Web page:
Who gets a collection letter saying that you now owe less than what you originally did and chooses to file a lawsuit claiming the discrepancy was too misleading and confusing? While the District Court judge didn’t get to address that issue, she did grant the defendant’s motion to dismiss on the grounds the plaintiff lacked standing to sue.
A copy of the ruling in the case of Stanger v. Resurgent Capital Services can be accessed by clicking here.
The plaintiff received a collection letter from the defendant. The letter indicated the current balance on the debt was $5,055.36 and that the balance at the time the debt’s owner acquired it was $5,093.36. The plaintiff was confused because he had not made a payment on the debt in three years.
The plaintiff filed suit, alleging the defendant violated the Fair Debt Collection Practices Act because it was attempting to collect on a nonsensical and mathematically incorrect debt, and that the balance inconsistency made him believe the letter was fraudulent. Along with being confused, the plaintiff spent the funds he would have used to pay the debt on other expenses, and suffered from emotional distress, an increased heartrate, and difficulty sleeping.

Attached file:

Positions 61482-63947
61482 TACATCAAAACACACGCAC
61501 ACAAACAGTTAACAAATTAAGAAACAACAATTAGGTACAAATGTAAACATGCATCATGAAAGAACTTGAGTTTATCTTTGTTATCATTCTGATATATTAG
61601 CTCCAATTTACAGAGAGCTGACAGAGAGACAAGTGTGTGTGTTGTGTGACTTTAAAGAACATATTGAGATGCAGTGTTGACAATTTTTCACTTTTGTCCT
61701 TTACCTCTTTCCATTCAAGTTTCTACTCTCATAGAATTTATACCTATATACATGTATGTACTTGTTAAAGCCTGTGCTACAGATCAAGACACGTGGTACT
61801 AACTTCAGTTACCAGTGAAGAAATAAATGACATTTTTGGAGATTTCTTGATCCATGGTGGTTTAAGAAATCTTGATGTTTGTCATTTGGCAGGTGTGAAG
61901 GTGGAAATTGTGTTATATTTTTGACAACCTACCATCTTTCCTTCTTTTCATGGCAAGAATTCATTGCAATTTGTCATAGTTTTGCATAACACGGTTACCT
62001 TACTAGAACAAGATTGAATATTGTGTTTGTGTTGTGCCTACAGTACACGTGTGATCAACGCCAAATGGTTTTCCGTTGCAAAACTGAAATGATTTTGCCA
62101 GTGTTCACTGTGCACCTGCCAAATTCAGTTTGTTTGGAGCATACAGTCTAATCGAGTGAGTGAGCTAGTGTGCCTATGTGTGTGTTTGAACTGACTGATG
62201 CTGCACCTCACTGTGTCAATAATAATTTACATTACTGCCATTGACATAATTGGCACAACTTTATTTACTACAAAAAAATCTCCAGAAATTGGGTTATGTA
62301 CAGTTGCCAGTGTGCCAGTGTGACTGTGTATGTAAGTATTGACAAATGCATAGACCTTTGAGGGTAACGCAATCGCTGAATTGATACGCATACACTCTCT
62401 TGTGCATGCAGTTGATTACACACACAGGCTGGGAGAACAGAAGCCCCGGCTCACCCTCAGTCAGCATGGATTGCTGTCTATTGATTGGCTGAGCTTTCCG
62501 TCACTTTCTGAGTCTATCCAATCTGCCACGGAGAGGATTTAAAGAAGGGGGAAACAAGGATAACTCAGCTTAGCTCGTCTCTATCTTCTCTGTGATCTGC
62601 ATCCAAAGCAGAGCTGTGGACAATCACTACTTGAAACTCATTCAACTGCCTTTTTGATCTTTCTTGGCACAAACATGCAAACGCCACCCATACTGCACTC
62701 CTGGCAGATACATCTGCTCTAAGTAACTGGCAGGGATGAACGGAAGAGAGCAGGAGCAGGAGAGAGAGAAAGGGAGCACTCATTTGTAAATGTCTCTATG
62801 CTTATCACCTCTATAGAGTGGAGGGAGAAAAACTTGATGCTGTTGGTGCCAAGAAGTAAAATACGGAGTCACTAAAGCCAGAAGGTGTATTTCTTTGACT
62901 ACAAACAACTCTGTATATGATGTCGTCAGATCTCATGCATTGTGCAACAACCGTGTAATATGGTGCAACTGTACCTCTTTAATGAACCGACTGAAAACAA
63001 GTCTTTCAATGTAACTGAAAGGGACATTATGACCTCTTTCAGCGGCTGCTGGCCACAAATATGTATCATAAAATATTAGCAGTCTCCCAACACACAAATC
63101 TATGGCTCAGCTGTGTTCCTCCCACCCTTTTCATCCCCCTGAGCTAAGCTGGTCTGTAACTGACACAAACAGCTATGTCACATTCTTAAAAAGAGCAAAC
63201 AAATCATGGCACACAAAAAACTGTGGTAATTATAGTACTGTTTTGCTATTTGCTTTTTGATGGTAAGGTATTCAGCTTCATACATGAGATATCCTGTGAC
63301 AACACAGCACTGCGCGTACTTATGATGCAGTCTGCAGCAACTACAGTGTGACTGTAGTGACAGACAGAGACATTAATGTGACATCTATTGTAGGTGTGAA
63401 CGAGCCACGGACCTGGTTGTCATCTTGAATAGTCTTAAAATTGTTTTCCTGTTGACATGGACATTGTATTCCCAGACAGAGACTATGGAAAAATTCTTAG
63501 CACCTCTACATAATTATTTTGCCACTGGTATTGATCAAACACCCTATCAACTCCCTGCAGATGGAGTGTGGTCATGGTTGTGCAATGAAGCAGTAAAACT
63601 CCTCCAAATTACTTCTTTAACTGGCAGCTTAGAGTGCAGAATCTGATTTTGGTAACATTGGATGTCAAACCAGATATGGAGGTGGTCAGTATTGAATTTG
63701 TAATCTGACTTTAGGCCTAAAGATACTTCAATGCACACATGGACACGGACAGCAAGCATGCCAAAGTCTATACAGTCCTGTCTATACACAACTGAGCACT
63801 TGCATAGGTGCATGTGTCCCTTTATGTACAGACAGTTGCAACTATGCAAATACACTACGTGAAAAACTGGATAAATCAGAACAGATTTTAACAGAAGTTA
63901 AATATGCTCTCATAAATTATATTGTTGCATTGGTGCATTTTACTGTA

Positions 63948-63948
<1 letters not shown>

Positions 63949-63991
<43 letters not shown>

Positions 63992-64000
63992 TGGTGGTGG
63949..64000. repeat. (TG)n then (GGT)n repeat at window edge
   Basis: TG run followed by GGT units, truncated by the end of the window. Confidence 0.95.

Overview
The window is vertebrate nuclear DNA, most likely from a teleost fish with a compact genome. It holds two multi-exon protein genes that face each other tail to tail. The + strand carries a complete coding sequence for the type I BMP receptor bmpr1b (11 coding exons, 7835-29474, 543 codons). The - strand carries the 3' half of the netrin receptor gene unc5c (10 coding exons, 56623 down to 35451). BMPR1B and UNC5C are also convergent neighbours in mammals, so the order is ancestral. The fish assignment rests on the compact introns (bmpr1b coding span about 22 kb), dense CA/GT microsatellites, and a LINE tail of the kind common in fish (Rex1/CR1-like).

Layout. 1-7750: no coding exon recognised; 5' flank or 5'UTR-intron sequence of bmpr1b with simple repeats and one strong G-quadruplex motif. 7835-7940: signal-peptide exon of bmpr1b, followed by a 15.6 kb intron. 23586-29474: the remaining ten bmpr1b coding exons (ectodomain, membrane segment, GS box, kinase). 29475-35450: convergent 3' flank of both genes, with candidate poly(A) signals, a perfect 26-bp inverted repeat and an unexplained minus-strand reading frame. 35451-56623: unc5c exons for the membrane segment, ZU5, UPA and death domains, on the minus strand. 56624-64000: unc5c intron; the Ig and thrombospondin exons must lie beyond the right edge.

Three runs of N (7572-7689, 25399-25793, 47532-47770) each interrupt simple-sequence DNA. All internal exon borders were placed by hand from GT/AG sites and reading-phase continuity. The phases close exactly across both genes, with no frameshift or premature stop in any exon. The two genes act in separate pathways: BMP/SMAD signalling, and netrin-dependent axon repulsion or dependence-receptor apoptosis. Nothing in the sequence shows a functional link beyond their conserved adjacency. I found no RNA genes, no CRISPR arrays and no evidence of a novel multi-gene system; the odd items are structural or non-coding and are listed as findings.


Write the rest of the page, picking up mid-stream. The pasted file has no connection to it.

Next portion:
Unfortunately for the plaintiff, none of the injuries he alleged to have suffered rise to the level of a concrete injury, ruled Judge Andrea R. Wood of the District Court for the Northern District of Illinois. “… the Court finds that having difficulty sleeping as a result of collection-letter induced anxiety is nothing more than the type of purely psychological harm that is insufficient to support standing,” Judge Wood wrote. “Also unavailing as a physical manifestation is Stanger’s increased heartrate — as that is simply a physiological response to emotions like fear, anxiety, and stress. If an increased heartrate were enough to concretize those emotional injuries, then the ‘physical manifestations’ exception would swallow the rule that emotional injuries, by themselves, are not a cognizable injury in fact.”